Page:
In the context of travelers’ screening, a false positive occurs when an examiner thinks he or she sees or feels something abnormal – say a weird expression on a passenger’s face or when an initial, low-threshold alarm goes off somewhere in the system – but the person isn’t carrying any dangerous or contraband items. That early, false positive signal puts the traveler through extra procedures, possible embarrassment and/or stress.

A false negative happens when a screener misses an explosive device or other harmful material. A good example is the so-called Christmas bomber, who last year got through airport security and boarded a plane with explosives effectively hidden in his underwear. In that December 2009 instance, the examiners failed to identify a passenger who carried a potentially lethal weapon. The TSA’s goal should be to minimize the number of false negative screening tests. That’s because we wouldn’t want someone to get through screening and board a plane while carrying a weapon.

The problem is that it’s easy to imagine an imperfectly-trained, inexperienced or just plain tired screener missing an irregularity in someone’s 3-D or other kind of whole-body image, especially in the context of a steady stream of passengers rushing to catch flights. The operators might miss weapons despite the visual “information” available, right in front of their eyes.

So I don’t object to the new technology, which should increase the accuracy of the screeners’ function. Ultimately, though, we can’t get around the fact that TSA employees are human and some will be nearing the end of their shift; the scanners can reduce but not eliminate these kinds of errors.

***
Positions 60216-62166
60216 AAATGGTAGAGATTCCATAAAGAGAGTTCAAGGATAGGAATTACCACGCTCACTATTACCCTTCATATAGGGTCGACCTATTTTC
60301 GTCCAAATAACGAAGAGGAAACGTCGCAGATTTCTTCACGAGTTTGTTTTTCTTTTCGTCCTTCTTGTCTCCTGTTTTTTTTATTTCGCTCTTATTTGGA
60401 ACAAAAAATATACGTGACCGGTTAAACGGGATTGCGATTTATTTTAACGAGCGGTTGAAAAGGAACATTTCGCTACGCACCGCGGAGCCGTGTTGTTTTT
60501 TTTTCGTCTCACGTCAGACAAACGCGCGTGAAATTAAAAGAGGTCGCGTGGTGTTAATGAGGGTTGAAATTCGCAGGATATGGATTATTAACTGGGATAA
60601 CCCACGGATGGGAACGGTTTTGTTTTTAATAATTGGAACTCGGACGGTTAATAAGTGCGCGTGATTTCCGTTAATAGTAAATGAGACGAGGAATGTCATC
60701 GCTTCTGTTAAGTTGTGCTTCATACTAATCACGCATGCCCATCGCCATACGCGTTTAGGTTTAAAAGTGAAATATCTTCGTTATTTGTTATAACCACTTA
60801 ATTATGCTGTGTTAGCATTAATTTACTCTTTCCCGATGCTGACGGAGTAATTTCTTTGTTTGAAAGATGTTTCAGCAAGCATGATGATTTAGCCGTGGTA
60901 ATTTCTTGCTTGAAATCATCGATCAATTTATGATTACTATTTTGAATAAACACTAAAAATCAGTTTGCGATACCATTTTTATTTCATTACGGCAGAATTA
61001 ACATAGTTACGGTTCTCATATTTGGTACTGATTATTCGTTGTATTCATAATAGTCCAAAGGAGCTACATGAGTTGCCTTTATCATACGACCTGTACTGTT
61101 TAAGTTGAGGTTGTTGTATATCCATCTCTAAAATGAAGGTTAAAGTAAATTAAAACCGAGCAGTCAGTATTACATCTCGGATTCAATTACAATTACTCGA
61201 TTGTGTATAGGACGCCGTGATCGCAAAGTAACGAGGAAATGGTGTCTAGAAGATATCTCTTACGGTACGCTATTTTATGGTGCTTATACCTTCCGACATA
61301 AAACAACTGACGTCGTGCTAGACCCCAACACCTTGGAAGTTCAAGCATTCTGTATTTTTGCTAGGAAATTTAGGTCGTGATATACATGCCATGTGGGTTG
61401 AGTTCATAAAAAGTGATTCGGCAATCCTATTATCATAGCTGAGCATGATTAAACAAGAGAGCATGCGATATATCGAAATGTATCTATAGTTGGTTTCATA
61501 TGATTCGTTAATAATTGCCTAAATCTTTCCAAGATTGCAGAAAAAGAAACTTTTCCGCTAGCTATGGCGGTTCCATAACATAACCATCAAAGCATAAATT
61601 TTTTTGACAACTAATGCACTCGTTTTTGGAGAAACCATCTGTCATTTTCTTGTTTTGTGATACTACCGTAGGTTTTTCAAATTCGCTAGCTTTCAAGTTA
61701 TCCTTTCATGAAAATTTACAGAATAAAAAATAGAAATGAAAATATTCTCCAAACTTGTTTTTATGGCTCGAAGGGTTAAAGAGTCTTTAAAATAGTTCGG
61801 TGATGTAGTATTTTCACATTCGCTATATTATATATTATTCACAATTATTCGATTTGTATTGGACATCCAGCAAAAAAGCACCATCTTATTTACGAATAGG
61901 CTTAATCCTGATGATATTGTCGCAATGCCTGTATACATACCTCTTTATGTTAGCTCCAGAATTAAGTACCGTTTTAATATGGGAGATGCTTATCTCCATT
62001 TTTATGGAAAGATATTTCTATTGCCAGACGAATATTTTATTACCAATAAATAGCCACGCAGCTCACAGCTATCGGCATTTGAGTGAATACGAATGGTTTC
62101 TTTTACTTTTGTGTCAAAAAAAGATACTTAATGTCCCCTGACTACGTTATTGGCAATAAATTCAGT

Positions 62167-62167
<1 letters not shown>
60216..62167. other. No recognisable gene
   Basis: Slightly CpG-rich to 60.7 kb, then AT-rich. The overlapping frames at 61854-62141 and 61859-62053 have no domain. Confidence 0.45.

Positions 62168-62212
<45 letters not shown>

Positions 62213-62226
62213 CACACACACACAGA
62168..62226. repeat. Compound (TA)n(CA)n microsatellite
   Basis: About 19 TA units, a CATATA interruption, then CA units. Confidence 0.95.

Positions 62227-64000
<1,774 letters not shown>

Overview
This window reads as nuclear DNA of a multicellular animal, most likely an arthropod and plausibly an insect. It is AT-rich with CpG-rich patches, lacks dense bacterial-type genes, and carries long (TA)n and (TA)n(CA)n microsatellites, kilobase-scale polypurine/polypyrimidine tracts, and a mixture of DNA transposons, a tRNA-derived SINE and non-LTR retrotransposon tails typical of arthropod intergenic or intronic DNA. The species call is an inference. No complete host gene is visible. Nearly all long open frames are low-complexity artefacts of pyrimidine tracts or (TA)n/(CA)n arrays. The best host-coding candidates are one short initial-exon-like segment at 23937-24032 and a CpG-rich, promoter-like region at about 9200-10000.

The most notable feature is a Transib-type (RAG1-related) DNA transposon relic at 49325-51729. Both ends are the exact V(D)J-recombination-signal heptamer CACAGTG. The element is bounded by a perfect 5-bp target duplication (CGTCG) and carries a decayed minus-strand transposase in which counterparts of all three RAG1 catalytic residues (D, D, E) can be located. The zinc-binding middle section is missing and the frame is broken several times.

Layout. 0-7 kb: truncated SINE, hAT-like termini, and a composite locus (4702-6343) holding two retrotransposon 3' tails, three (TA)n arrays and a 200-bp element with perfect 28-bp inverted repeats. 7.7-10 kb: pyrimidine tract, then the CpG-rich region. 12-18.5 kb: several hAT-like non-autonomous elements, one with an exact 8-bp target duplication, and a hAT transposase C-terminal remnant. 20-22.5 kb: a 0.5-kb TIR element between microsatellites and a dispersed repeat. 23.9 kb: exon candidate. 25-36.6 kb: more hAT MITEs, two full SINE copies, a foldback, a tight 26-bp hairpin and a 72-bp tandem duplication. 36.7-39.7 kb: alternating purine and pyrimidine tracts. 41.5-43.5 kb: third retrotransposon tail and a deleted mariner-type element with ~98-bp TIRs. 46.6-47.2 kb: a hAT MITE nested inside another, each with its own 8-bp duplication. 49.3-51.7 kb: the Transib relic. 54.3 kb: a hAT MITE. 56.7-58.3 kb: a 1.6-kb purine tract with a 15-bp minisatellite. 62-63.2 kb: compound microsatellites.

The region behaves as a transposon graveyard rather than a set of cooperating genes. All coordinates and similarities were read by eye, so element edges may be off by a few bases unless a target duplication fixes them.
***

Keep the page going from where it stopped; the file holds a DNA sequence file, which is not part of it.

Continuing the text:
My second concern is with the potential harm to patients and people with disabilities. People may be harmed physically if, for example, a screener mishandles a pump or other device. There’s been a lot of attention to one recent report, that of a 61 year old man with a history of bladder cancer whose urostomy bag ruptured during an airport pat-down. The man described his urine spilling, and his feeling humiliated.

This is a very understandable reaction; as someone who has implants after mastectomies, and who carries a lot of internal metal hardware in her spine and elsewhere, with scars galore, I know how damaging can be a stranger’s scrutiny. Unlike doctors and nurses, most TSA employees are not accustomed to seeing colostomy bags, stumps and other disfigurements usually hidden under a person’s clothing. Even an accidental, unkind expression in a look-over, or an insensitive pat-down, could make a person feel pretty bad about their ailment.